The Book, Cat, & Cat Book Lovers Almanac

of historical trivia regarding books, cats, and other animals. Actually this blog has evolved so that it is described better as a blog about cats in history and culture. And we take as a theme the advice of Aldous Huxley: If you want to be a writer, get some cats. Don't forget to see the archived articles linked at the bottom of the page.

July 2, 2013

July 2, 1977

Vladimir Nabokov (April 22, 1899 to July 2, 1977) translated Alice in Wonderland into Russian. Although I cannot evaluate his success, the combination sounds glorious -- Nabokov and Lewis Carroll (January 27, 1832 to  January 14, 1898). 

Nina Demurova wrote about the translation Nabokov did, in a book titled Nabokov at Cornell: Subjectivity and Recognition in Feminist Politics
(2003) edited by Gavriel Shapiro. Demurova's chapter is titled "Vladimir Nabokov translator of Lewis Carroll." Her discussion of some difficulties Nabokov faced caught my attention. There is no Russian equivalent for the phrase: Cheshire Cat. If you retranslate it back into English, Nabokov's solution reads, to the question Alice asks, "why is your cat grinning so": "because it's a shrovetide cat, that's why." So reads Ania v strane chudes (1923).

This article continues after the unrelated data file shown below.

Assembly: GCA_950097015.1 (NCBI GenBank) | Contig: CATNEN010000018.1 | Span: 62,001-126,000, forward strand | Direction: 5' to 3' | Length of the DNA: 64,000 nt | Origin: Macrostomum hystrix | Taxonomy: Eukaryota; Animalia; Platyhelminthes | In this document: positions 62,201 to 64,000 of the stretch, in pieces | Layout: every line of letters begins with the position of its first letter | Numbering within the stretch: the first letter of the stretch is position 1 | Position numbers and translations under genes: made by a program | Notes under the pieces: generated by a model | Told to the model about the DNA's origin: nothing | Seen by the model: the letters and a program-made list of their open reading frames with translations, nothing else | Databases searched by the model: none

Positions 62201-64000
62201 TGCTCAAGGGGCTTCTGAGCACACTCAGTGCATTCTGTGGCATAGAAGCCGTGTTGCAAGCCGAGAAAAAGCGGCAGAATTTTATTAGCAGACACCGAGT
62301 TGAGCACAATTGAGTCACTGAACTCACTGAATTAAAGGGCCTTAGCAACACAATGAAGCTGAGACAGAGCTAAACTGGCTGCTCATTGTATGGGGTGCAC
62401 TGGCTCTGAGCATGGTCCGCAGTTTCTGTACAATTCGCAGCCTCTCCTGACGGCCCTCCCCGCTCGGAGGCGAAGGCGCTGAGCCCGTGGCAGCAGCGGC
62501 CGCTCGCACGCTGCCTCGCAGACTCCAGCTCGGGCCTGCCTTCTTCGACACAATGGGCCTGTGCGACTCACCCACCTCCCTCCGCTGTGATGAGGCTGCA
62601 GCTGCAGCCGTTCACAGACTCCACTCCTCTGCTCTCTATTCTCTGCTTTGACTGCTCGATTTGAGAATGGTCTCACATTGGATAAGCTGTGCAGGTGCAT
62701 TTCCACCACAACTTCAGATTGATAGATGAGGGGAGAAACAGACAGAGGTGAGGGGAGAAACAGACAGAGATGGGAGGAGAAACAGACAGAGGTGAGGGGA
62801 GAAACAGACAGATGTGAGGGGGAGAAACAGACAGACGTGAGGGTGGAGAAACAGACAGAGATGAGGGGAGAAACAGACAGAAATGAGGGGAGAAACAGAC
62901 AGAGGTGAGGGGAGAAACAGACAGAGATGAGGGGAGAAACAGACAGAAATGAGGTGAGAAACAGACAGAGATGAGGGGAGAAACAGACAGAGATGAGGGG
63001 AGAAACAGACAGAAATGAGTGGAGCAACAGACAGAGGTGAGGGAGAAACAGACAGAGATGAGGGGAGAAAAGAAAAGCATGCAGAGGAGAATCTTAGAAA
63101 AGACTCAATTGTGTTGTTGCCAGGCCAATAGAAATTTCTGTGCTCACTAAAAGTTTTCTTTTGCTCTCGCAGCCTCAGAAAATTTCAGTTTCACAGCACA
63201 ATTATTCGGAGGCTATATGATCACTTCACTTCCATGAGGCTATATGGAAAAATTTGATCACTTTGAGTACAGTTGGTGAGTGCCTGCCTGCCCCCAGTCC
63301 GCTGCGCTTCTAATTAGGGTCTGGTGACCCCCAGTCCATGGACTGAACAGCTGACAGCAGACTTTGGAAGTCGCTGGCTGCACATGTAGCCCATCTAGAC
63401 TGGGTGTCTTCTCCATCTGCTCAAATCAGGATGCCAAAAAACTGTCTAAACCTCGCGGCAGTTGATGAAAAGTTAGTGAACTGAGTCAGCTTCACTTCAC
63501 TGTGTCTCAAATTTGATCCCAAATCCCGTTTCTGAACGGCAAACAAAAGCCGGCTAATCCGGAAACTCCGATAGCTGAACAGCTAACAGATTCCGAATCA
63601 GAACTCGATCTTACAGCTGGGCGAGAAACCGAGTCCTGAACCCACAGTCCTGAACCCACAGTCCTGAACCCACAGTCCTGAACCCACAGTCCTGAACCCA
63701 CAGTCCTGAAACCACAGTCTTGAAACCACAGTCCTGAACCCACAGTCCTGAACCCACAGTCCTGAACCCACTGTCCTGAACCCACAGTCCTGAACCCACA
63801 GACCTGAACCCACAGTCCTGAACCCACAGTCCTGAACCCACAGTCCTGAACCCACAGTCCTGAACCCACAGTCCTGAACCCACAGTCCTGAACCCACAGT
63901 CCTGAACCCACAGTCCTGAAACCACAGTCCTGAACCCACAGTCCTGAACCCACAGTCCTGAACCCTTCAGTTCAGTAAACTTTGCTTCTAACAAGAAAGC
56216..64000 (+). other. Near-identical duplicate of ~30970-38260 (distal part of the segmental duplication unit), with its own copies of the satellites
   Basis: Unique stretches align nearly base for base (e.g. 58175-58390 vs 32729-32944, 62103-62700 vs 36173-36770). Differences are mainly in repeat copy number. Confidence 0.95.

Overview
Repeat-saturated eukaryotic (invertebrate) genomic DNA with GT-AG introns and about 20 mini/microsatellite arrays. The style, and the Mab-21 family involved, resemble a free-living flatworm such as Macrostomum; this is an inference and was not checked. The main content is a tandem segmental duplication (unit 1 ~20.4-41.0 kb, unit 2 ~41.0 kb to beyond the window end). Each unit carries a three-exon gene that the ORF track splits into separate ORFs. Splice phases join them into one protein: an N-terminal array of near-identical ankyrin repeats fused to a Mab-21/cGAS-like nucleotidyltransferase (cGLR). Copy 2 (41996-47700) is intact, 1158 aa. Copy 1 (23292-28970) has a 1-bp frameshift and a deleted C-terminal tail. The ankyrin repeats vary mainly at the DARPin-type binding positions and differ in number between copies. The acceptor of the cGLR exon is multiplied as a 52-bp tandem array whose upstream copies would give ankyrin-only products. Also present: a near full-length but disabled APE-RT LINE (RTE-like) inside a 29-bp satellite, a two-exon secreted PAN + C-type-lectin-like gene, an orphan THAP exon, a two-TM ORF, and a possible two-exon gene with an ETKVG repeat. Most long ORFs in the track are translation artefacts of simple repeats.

The Lewis Carroll Society of North America in their Winter 2004 newsletter, provides some light on what a "Shrovetide" cat is.

[T]he Cheshire Cat .... was merely replaced by his possible Russian brother, ... a "Shrovetide Cat." It plays upon the Russian proverb... ("not every day is Shrovetide for a cat") . If we try to retranslate this character back into English, he might be called a "Sunday Cat," a cat for whom "every day is Sunday."

Of course, in Russia, in 1923,  it wasn't Shrovetide for much.

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